How To Put On Compression Socks

How To Put On Compression Socks

Posted by Richard Miller on May 5th 2022

Compression socks are meant to apply pressure to the legs, feet, and ankles. As a result, they are not quite as easy to put on as traditional socks or stockings. Unfortunately, many people get discouraged if and when they struggle to get their compression socks over their feet and ankles, especially if they are dealing with a lot of swelling, pain, or inflammation.

However, reducing swelling, alleviating pain, and improving circulation are some of the primary reasons that people use compression socks in the first place. So, if you get frustrated that your socks are difficult to put on, you may be inclined to wear them less often, which will not help you get your desired results. Fortunately, learning how to put on compression stockings is not as difficult as it may seem. In fact, there are various strategies to help make the process fast, easy, and pain-free.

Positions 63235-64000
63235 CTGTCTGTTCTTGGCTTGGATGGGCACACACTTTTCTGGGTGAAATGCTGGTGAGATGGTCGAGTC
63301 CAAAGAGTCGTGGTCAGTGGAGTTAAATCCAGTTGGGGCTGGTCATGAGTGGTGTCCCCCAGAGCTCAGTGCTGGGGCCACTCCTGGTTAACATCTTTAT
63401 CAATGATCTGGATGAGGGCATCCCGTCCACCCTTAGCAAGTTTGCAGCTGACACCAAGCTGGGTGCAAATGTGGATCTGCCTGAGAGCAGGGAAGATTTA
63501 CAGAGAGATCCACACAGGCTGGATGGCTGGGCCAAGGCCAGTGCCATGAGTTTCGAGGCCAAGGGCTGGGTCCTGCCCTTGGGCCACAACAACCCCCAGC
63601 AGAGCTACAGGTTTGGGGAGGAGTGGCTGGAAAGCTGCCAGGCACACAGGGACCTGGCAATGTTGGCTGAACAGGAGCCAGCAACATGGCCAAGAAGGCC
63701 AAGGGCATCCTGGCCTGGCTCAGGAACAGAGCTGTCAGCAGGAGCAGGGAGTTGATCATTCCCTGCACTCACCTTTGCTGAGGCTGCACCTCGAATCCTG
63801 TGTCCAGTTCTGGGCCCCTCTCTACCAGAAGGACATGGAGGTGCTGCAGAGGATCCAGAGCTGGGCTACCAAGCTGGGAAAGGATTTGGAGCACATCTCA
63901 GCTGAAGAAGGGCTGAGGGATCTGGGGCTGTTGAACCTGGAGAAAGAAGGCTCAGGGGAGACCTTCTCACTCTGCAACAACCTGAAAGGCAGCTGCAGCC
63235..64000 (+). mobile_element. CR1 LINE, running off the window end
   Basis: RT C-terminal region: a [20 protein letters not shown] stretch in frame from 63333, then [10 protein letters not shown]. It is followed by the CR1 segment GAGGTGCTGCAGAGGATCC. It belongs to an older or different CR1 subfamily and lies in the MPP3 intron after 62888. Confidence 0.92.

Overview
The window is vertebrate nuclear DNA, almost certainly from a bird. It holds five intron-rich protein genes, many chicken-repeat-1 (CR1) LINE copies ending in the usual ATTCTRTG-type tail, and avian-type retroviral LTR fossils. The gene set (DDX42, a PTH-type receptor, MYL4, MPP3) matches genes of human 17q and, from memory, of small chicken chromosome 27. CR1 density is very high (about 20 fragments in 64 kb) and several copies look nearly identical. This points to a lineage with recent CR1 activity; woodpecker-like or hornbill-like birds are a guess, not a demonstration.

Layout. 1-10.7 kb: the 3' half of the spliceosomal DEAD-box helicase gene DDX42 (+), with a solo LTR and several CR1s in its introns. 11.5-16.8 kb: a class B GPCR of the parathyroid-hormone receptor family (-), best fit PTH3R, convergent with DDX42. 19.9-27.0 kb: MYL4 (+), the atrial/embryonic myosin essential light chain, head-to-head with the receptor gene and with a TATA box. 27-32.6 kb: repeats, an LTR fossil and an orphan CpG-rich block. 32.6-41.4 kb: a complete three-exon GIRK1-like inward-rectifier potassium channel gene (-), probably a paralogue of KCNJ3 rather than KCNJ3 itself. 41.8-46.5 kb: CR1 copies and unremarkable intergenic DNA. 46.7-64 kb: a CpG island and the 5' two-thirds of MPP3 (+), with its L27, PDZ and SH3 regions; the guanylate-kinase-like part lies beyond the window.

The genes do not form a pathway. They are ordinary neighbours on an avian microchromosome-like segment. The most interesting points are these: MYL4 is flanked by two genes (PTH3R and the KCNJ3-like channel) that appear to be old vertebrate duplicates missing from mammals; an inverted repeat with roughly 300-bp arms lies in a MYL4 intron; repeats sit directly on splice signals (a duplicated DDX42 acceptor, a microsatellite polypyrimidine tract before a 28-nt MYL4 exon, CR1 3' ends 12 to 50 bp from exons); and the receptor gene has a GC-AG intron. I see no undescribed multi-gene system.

How To Put On Compression Socks Easily

If you have enough leverage and upper body strength, putting on compression socks is usually a breeze. However, if you are trying to put them on without proper leverage, you may find it pretty tricky. Moreover, if your feet or legs are particularly swollen or you do not have the strength to pull the stockings completely over your feet and lower legs, then you may need to try some different approaches to make things easier. Here are a few of the most common and popular methods:

Plastic Bag Method